Do not hasten in your spirit to be angry,
For anger rests in the bosom of fools.
Ecclesiastes 7:9 NKJV
Soft red hair glinted in little lightly curled wisps around a pink and white round face while dark eyelashes kissed soft cheeks under deep brown eyes. Red pajamas with feet and an infectious little smile covered a curious nature and an independent streak a mile wide. He was 3 and his brother was 5 and they were in this phase where they wanted to quarrel.
All. The. Time.
Just like their dad and me.
But I didn’t see that at the time, blinded by self-righteousness and deceived by selfishness, I thought I only needed to be Perfect Mom in Happy Family. To do that I was going to crush this little seed of dissension in the bud, because darn it, we obediently prayed for peace and we were going to have it.
“No matter what.” I mumbled through gritted teeth.
Even if I had to drill it into their little heads with memory verses and obnoxiously patronising prayers, they were going to live in peace with each other because that was the household I was going to have.
I was the Mama. I was the boss of them.
And I was angry, angry, angry and mean in my heart toward that little boy in the footie pajamas who wouldn’t just obey because I said so. A trait I highly value in him now, by the way.
So, I pulled out that verse, just that one, to pound into our family until we looked Just Right.
“Do not hasten in your spirit to be angry, For anger rests in the bosom of fools.”
Drilling and drilling that verse into their little minds and hearts relentlessly until, even at 3, with a childish lisp underscoring each syllable, he could quote it perfectly.
Yet, still they fought, while I snipped and snarked at all the unfairnesses of life… The toxic bitterness a poison well in my soul that was bringing my marriage to a dangerous precipice as I walked a line of entitlement and selfishness and drove my husband further and further from me.
I don’t know how long I kept that ugliness going but one afternoon, cruising down the street in a white minivan that looked more like a space ship than a land vehicle, another driver did something I didn’t like and I lost my precious sanity for a moment and gave myself permission again to rage long and loud.
“What.” I ground out through clenched teeth.
“Mama, anger rests in the bosom of fools.”
Came the thoughtful little voice in the car seat behind me to my left.
Came a thunderclap from the very throne of God.
Came a surgeon’s scalpel from the Holy Spirit’s hand directly to my hardened heart.
In that moment, as those words of life and truth poured like rain into my spirit, I was transformed.
The greatest moment of spiritual impact in my entire Christian walk up to that moment and since that moment was when my three-year-old son spoke and God anointed every childish syllable.
I won’t say I haven’t been angry since that afternoon, but I can tell you that the specific cruel anger permeating every fiber of my being during that awful season is gone.
It dissipated like darkness eaten by light and I found a certain kind of peace that has become a pillar of my faith to this day.
Tonight we sat in the garden apartment in Mavesaret Ziyyon, Jerusalem District, and wrestled with big ideas and deep thoughts. Words swirled around the room as we dug into a portion of Scripture that has prompted conversations for millennia.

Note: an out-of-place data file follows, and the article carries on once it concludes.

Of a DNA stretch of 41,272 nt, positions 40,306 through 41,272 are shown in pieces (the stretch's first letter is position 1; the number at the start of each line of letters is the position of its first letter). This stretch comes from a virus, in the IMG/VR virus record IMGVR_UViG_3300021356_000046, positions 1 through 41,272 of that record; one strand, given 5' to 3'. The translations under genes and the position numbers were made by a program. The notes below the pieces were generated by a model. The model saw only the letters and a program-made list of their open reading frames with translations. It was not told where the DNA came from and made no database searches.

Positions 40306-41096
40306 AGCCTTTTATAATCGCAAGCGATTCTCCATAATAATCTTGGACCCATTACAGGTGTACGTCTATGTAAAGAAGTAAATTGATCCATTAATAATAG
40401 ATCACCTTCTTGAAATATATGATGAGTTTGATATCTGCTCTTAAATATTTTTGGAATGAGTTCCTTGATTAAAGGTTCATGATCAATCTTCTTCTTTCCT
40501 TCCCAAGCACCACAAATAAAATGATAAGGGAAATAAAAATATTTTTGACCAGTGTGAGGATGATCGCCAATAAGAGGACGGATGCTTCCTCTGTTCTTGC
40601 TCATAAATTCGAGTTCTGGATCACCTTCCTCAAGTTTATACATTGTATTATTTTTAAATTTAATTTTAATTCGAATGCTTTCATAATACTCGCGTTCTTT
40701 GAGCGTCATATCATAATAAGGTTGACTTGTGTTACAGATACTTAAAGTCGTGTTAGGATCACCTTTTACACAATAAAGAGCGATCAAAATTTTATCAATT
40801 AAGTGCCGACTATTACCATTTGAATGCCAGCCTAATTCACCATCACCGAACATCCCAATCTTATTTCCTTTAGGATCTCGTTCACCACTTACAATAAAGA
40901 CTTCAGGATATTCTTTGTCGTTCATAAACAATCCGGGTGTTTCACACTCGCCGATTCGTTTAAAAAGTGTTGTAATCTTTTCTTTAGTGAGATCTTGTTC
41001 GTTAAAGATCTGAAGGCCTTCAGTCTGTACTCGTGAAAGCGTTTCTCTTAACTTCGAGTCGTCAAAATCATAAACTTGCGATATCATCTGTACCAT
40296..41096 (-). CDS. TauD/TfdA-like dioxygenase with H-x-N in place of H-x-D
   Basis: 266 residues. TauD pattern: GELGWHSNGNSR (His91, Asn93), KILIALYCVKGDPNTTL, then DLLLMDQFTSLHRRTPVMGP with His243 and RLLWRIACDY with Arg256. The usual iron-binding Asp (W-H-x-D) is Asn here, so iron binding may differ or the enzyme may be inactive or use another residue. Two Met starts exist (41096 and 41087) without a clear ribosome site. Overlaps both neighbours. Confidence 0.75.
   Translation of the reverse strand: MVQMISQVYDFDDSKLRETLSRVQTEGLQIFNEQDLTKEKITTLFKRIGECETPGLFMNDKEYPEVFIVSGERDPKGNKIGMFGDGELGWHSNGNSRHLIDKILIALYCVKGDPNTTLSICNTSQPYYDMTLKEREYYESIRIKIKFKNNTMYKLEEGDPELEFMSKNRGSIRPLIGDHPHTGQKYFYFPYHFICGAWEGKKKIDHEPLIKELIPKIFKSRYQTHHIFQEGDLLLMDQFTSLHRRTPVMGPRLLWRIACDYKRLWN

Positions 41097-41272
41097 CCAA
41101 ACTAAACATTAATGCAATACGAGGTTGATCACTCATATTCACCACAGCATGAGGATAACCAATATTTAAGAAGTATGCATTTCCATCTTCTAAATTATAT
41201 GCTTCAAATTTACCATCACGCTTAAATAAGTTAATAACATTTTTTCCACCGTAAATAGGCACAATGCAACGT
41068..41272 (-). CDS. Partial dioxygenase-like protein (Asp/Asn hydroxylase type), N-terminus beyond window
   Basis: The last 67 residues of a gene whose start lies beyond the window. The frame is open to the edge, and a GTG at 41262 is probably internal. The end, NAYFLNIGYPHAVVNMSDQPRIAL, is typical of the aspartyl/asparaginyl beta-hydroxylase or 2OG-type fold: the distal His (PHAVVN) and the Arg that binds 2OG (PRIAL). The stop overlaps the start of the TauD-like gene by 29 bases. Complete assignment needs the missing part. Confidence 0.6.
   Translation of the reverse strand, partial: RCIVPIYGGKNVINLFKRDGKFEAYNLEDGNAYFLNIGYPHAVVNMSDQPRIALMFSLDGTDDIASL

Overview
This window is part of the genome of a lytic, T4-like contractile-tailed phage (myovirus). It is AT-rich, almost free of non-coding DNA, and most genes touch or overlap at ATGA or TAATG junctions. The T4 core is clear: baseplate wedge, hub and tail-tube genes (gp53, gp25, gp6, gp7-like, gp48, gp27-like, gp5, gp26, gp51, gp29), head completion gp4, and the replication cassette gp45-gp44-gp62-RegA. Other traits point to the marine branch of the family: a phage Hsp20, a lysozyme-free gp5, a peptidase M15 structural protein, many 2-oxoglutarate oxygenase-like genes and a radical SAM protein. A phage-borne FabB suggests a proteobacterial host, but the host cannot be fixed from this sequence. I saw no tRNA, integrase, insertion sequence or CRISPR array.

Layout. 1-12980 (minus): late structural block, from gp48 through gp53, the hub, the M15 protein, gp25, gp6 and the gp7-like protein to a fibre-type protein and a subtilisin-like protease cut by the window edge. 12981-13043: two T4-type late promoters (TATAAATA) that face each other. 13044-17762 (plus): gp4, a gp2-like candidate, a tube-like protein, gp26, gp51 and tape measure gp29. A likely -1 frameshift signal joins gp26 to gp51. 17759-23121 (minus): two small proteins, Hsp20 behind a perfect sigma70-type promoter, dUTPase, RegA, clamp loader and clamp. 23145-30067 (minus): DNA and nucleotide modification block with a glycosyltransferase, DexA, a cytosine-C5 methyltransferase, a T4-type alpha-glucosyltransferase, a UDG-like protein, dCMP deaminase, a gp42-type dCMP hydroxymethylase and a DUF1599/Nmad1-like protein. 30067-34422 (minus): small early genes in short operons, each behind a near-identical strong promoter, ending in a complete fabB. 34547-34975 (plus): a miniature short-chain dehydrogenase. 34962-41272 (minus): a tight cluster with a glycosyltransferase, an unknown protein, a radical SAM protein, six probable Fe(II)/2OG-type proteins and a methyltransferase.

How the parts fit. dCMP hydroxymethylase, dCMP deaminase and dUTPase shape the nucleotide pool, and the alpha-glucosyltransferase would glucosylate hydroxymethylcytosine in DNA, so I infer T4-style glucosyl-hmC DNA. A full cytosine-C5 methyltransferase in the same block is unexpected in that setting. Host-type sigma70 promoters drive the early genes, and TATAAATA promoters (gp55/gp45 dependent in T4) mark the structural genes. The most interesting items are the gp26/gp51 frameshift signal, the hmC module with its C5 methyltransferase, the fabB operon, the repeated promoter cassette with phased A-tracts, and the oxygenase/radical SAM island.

Google and bible study tools, commentary and lexicon, logical arguments and historical context swirled around us.
Passionately, we talked about the glorious freedom we find in Christ and yet, how that very freedom as believers is limited by the degree to which we choose to love our neighbour, our fellow brother or sister. It is a privilege to seek to live in such a way that we bless those around us. Concluding that we should not use our freedom as an excuse to ignore their weakness, it seemed the conversation was wrapping up neatly.
Then he taught me. Again.
His bleached blond and light brown hair is a startling shock of silk over a long narrow face framed in tortoiseshell glasses. Long fingers tapped away at the drum pad of an iPad as he listened and made music all at the same time.
The studious researcher and the homeschool mom in me talked ancient cultures and rituals and what that meant and how it related to the study of Torah and what do we think God really meant by that…
“If we bring it into modern culture, doesn’t it mean the same thing? That a freedom to do something doesn’t make it right?” A quiet, thoughtful man voice came from the corner of a navy blue couch.
Instantly, I remembered the conversation we’d had this morning about using this year of travel and service to prepare ourselves, sorta like Esther, in a year of inward and external preparations.
“How do we prepare ourselves on the inside?” said Brian.
“The 10 commandments?” replied Dillon.
And, just like that, the day came full circle.
Simply because we have the freedom to walk in constant grace and liberty in Christ knowing that His forgiveness is always near to us does not mean that it is right to ignore those simple instructions given to us by Yeshua… Those words that resonate through time and in which the “whole Law and Prophets” is summed up.
“He told him, “‘You are to love Adonai your God with all your heart and with all your soul and with all your strength.’ This is the greatest and most important mitzvah. And a second is similar to it, ‘You are to love your neighbor as yourself.’ All of the Torah and the Prophets are dependent on these two mitzvot.”
To love God completely. To love others unreservedly. These are the things this young man is good at and he keeps teaching me.
Surely that is a better way to live than with anger eating away the heart of a fool.